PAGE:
Determination, grit, and perseverance – all adjectives that come to mind when we think of a professional athlete. Year after year, we’re captivated by their skills in the arena. We cheer them on when they win, and feel their pain when they lose. When you think of someone at the “top of their game,” you may conjure images of someone in their 20s or 30s. But last year, Serena Willams played her emotional last match at the age of 41, and some of us don’t set records until we’re in our 60s. One of those amazing people is Diana Nyad, who, at age 64, became the first person to ever complete the 110-mile swim from Cuba to Florida without the protection of a shark cage. (And she didn’t even start training for the adventure until she was in her 60s.) Not only is Diana an unbelievable athlete, she’s also an incredible example of the power of the human spirit — Diana recently came forward about her years of childhood sexual abuse at the hands of her swim coach, and changed thousands of women’s lives by sharing her story.
Diana’s remarkable journey as an athlete will also be the subject of a new Netflix movie coming out later this year starring Annette Bening as Diana, and Jodie Foster as her long-time collaborator and trainer, Bonnie Stoll. “This movie, yes, it’s about the triumph of the will,” she says, “It’s about chasing a big dream. It’s about resilience and never giving up. But honestly, it’s as much about this deep friendship between two women who just have decided to do something heroic, something dangerous, and something that would inspire the whole world.”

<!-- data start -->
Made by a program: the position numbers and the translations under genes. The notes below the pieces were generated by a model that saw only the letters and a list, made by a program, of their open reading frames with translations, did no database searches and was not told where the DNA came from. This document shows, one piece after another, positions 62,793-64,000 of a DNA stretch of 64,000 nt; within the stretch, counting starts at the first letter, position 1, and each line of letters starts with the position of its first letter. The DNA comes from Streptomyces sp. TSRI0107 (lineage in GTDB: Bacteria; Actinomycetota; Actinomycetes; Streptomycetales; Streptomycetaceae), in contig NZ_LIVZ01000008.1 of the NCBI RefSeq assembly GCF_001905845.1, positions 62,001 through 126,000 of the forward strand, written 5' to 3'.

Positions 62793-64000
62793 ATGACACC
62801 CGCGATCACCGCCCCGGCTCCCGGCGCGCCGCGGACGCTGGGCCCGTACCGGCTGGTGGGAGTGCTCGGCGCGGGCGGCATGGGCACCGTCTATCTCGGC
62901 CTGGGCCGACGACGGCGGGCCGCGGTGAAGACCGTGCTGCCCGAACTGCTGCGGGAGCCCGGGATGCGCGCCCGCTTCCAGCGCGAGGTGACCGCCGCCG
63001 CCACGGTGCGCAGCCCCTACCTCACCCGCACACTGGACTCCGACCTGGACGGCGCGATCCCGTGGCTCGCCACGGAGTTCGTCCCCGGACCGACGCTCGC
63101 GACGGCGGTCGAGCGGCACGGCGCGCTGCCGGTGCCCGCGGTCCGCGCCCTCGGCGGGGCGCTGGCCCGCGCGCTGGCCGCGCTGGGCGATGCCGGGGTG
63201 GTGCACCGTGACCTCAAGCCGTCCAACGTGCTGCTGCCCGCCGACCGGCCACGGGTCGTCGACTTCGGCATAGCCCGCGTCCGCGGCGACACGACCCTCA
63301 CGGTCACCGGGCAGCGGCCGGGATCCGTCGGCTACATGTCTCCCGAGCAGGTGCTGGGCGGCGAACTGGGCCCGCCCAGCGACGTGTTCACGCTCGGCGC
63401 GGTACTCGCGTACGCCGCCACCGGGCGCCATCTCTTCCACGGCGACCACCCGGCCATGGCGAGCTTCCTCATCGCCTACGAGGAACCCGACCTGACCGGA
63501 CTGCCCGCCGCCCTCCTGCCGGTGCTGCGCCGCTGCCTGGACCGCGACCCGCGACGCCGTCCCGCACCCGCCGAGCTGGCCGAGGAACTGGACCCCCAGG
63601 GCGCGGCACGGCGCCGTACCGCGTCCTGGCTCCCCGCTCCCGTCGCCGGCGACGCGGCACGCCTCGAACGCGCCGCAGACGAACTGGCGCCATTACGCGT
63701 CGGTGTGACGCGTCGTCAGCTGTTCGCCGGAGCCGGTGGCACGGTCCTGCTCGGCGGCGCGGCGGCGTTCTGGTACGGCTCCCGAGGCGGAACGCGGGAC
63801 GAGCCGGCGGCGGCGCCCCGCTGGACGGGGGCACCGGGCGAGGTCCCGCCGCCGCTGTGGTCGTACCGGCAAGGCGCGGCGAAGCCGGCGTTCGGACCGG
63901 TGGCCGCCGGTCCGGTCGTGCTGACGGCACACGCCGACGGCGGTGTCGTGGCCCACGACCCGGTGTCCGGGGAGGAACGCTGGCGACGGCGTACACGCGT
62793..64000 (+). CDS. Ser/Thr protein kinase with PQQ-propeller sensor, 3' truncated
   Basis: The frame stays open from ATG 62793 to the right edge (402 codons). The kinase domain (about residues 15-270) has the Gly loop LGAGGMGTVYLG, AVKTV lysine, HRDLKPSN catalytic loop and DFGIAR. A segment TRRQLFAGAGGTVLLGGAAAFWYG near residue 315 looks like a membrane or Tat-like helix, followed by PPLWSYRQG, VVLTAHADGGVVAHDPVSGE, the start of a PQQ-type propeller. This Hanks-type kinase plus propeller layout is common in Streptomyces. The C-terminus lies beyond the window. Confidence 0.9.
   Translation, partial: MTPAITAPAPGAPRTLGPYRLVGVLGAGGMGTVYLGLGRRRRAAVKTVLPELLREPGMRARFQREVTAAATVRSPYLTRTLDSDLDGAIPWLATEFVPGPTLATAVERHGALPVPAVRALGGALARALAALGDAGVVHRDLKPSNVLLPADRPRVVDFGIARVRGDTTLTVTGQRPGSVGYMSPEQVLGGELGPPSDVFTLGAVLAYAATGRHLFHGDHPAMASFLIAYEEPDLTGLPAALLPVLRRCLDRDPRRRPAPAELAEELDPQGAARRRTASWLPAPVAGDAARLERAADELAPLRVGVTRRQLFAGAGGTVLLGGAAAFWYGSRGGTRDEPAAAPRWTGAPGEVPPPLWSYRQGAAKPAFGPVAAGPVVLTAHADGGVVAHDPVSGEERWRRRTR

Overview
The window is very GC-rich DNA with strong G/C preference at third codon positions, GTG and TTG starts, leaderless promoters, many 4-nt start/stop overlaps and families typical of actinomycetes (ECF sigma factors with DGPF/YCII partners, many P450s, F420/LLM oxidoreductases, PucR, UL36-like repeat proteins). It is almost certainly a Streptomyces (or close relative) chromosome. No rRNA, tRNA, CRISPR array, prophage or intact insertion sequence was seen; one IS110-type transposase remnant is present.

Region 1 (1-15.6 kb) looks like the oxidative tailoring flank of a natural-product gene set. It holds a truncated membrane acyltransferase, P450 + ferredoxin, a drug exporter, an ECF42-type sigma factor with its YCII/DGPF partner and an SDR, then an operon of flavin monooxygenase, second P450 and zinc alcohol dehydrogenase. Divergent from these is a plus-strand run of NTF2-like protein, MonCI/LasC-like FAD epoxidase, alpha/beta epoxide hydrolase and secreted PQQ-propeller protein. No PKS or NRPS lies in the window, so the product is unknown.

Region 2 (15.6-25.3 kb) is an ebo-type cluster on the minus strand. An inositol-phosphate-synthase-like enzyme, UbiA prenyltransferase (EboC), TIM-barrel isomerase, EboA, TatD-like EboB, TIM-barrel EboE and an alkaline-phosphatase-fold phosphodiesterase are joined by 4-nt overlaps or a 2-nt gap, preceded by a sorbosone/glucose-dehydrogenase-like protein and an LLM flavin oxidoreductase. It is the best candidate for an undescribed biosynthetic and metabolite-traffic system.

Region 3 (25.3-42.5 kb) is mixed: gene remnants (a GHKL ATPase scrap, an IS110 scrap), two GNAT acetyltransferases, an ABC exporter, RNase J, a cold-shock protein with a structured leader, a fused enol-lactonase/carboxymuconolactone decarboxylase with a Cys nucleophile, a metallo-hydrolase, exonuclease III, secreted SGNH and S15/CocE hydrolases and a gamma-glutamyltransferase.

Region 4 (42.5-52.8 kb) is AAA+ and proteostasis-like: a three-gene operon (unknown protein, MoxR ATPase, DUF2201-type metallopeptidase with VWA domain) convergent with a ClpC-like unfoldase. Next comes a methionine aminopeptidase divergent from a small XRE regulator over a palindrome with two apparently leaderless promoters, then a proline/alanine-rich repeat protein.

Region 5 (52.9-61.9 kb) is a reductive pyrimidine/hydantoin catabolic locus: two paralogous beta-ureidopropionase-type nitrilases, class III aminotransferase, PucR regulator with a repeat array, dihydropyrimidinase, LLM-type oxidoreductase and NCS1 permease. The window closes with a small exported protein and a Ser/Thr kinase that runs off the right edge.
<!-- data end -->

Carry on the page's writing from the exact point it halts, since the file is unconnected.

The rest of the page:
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Diana knew when she started training for the marathon swim at the age of 60 that it would be no easy feat, but it was something that she had always thought she would accomplish — and knew that she could do. More than anything, she wanted to see if she had the same willpower she did as a younger athlete. “Because you’re not gonna do it without a titanium will that just will refuse to go into failure, no matter what disaster comes your way.”
And disasters did come her way — in the form of deadly box jellyfish, sharks, and fatigue. She attempted her swim several times before finally completing a successful journey on her fifth attempt.
Diana shares details on her encounters with nature in the open sea, what it’s like to swim for 60 hours straight with only your thoughts, and why although marathon swimming is a solitary sport, your team is the most important part of completing the race.
READ MORE ON HERMONEY:
- HerMoney Podcast Episode 359: Resilience, Determination, and Grit: Lessons from a Paralympic Athlete
- Health Supplements For Women That Are Worth The Money (Because They Actually Work)
- Successful Olympian Habits To Help You Win Your Career + Finances
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